And how long did he take to walk quarter of a mile like this? 22 minutes and 54 seconds.
Lots of people will say he’s mad and it was very silly. I say hats off to him – I think it’s brilliant. He strikes me as being an adventurer in the mould of Felix Baumgartner.
For those with vertigo, it could probably be the ultimate in aversion therapy. I suspect, however, that with a family history of circus performers that stretches all the way back to the Old Bohemia of the Austro-Hungarian Empire, vertigo is not a common trait in the Wallenda family. And Nik Wallenda already had form, having already broken various daredevil records and walked across Niagra Falls on a tightrope just last year.
If you missed it, take a look at the short video below.
I meant to post this earlier, but work and elections got in the way. Sometimes, something comes along on a show like Britain’s Got Talent that makes you stop and think and marvel at just how creative we can be.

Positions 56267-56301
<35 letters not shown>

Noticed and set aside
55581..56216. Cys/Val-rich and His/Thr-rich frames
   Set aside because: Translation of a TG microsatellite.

Last week it was Hungarian shadow dancers “The Attractions” who dazzled the judges, the theatre audience and the watching public with their incredibly emotive performance. I’ll happily admit to being one of those left with more than a small lump in my throat.
Sadly, some lame idiots decided to throw social media abuse at the dancers for not being British. Depressing, yes, but it says more about the abusers and their insecurities than it does about a group of highly talented Hungarians who clearly see Britain as a tremendous place to showcase their mesmerising act. Presumably they hoped we would show some of that tolerance and British hospitality that we like to believe is part of our national character. Or perhaps they just hoped we would share in and appreciate the beautiful telling of a very human story that transcends national barriers.
Anyway, if you missed them, and if you are someone who can see that this is a stunning piece of performance art, and you aren’t going to get wound up about the fact they are Hungarian, please take a look below and enjoy.
So I realise even before I make this post that I am, in my own small way, contributing to the viral marketing success of this latest advertising campaign from IKEA. So, let me say up front, that whilst I like their tubes of fish paste and their crackers, I’m not a fan of the store. Too big and the whole one-way thing is a bit annoying!